Insects infesting Missouri ash trees
COLUMBIA – Ash trees in Missouri might be in danger this winter.
According to the Missouri Department of Conservation, tree pests called Emerald Ash Borers are spreading around the state. Currently, they have been confirmed in 42 counties and are suspected in 15 more.
“It’s a small, little half-inch long beetle. It’s bright green,” said Forest Health Specialist Natalie Diesel.
She said the bugs have spread across the eastern United States and have been in Missouri for the past couple of years. But the number of counties in Missouri is increasing, which causes problems for the trees.
“Ash trees will die within two to four years after infestation,” she said.
But there are ways to save the tree if the infestation is caught early.
Certified arborist Eric Martin said, “It’s an insect that is manageable in the landscape, but it requires use of pesticides on an annual basis to control the insect.”
Martin, the owner of Midwest Tree Solutions, said the simple solution is for homeowners to contact a pesticide company, but there are also some over-the-counter chemicals people can use.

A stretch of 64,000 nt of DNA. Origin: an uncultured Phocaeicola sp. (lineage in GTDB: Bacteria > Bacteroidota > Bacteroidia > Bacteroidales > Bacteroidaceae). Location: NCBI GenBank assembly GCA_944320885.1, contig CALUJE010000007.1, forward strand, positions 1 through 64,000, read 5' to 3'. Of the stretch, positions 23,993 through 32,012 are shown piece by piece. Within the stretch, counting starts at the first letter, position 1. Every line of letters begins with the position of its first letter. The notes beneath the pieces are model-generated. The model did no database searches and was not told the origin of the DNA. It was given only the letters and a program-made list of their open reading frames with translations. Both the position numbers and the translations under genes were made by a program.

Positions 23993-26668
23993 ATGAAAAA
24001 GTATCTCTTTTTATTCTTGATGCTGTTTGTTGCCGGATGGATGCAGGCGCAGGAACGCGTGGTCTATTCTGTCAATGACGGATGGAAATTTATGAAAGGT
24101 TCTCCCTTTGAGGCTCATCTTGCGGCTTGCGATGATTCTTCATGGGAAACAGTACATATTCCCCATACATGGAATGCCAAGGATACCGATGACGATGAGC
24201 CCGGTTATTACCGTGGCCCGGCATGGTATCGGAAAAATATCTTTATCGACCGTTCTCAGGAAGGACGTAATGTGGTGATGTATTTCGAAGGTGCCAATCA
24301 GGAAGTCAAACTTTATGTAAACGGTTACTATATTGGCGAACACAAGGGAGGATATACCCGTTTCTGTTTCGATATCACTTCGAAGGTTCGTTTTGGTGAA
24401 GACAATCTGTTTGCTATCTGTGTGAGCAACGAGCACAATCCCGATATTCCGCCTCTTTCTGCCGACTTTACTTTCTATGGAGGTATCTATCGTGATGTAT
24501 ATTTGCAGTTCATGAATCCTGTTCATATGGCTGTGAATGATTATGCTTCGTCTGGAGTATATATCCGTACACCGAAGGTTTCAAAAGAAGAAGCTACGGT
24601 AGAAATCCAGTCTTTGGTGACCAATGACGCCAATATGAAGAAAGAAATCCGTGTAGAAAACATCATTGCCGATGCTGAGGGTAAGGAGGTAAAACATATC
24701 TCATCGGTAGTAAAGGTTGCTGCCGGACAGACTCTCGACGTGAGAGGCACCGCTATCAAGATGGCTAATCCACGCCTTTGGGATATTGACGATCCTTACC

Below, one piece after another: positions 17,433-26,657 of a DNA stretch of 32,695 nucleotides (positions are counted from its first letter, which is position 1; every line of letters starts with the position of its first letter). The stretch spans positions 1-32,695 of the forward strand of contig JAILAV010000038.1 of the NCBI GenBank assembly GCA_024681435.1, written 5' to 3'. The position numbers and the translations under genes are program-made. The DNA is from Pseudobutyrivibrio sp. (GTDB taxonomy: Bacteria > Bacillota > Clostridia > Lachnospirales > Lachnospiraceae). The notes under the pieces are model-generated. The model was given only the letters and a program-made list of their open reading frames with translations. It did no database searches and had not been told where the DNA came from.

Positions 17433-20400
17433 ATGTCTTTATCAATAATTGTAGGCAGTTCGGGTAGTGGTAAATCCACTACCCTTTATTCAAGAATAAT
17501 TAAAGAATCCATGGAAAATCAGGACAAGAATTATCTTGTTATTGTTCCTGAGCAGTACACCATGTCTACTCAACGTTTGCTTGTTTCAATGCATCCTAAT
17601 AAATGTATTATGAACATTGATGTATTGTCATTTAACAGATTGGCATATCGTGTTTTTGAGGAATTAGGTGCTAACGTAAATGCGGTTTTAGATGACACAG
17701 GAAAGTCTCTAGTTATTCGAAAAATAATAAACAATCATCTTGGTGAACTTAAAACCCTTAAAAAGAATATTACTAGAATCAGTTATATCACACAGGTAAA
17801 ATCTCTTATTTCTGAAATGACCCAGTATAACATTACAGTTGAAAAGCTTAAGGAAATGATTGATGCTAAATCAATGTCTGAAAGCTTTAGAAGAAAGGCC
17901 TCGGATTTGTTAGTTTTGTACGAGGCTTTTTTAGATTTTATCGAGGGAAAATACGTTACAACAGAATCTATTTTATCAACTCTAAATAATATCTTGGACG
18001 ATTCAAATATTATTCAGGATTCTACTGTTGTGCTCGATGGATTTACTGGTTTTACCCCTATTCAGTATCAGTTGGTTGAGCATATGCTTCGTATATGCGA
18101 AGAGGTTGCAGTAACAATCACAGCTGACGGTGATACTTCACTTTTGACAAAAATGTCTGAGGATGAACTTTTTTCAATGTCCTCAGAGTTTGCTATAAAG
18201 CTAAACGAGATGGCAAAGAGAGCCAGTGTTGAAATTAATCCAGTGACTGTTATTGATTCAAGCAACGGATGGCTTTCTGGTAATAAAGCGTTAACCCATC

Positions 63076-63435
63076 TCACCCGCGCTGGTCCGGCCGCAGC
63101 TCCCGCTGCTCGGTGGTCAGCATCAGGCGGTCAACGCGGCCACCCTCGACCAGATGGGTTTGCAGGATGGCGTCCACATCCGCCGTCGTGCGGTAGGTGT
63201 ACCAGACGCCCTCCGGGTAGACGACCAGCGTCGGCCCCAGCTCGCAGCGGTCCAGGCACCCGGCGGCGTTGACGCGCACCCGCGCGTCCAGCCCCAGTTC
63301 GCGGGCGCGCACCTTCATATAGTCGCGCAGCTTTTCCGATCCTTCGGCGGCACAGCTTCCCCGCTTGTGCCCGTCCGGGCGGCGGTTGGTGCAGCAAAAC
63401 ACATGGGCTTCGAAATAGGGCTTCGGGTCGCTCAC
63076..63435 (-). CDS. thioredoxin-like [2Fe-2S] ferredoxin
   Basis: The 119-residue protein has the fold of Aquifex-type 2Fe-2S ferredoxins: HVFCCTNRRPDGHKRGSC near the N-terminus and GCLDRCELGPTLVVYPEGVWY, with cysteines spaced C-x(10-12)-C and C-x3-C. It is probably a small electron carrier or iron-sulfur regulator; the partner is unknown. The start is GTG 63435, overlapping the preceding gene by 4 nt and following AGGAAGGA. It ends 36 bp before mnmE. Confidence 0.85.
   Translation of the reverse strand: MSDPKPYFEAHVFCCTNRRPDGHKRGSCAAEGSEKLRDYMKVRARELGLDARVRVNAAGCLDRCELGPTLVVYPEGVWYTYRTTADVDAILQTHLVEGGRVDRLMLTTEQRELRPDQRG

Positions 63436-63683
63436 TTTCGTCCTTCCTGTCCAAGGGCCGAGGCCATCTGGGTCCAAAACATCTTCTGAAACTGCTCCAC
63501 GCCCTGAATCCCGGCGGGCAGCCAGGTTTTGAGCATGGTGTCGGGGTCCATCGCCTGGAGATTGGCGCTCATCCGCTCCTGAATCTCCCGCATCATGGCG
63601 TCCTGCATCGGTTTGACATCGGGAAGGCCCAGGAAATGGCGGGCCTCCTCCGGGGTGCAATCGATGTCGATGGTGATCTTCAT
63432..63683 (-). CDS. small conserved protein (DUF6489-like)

He said killing the Emerald Ash Borers is important because “there are so many Ash trees in our landscape, and so those trees can be preserved with the proper care.”
Diesel said there are four key things people should look for if they suspect their tree is infested:
- Branch dieback in the upper canopy of the tree
- Blonding on the bark caused by woodpeckers foraging for larvae
- Splits in the bark on the lower branches where borer larvae have been feeding
- D-shaped exit holes, ¼ inch in diameter
The Missouri Department of Conservation website has more information.
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